Hey again, everyone! So other than providing my reviews and nebulous ratings of books, I want to talk about books & book-related issues a bit more generally (e.g., the tropes series). Another series I want to start is a series on book-to-screen adaptations (films, television, YouTube, video games, whatever).
I have often been prone to uttering the age-old adage of the book snob: “The book was better.” And in many cases, this is true! Books tend to be less constrained in their form than adaptations are, either because they have more time/space, more of an ability to show us the inside of a character’s head, an easier transition between past and present, and so on.
Part of this is perhaps that we are more lenient with books than other forms of media. Long books don’t seem to get as much flack as a movie that runs to almost three hours; vast casts of characters or cuts to flashbacks are less criticized or found confusing in books rather than television. Books can be picked up and put down, or one can turn back a page to clarify what’s happening—by virtue of their form, they allow for possibilities that screen adaptations don’t (with much smaller budgets).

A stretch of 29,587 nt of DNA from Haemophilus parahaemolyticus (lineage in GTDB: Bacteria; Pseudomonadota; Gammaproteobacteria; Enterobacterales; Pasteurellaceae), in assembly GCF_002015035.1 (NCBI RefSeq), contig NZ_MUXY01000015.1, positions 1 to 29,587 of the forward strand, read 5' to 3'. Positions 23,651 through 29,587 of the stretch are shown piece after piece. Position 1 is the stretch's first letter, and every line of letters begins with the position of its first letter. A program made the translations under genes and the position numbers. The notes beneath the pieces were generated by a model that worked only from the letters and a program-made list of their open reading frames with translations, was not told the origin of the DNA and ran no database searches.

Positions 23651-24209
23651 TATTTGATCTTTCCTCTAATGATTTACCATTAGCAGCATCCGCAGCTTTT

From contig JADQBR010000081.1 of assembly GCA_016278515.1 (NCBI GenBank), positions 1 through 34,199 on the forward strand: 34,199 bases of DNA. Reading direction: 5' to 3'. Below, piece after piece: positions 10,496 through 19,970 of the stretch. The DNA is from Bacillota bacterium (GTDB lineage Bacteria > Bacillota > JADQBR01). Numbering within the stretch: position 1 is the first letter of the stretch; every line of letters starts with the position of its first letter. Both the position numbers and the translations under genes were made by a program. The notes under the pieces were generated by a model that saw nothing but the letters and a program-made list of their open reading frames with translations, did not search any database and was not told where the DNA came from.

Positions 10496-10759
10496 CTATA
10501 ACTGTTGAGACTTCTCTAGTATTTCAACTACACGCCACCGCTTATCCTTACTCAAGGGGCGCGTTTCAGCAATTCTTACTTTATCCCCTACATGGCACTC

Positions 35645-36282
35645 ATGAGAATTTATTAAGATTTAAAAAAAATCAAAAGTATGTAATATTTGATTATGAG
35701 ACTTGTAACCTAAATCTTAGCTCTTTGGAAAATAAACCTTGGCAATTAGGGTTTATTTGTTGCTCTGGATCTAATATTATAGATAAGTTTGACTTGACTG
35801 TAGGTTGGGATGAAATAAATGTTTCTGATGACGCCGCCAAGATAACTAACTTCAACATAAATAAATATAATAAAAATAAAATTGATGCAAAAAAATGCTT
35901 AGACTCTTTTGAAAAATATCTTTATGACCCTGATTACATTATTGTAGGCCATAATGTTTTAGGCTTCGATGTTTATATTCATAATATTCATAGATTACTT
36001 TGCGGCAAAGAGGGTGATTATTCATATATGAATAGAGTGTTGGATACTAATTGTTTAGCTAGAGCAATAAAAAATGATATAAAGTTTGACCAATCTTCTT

But not everyone likes to read, and even those who do enjoy seeing and hearing their favourite fictional things visually, so: adaptations.
Here’s the thing about book-to-screen adaptations. I think of them the same way I think of cover songs. If you’re going to do a cover song, you have two options: you can cleave as closely as possible to the original, or you can take a risk and provide your own take.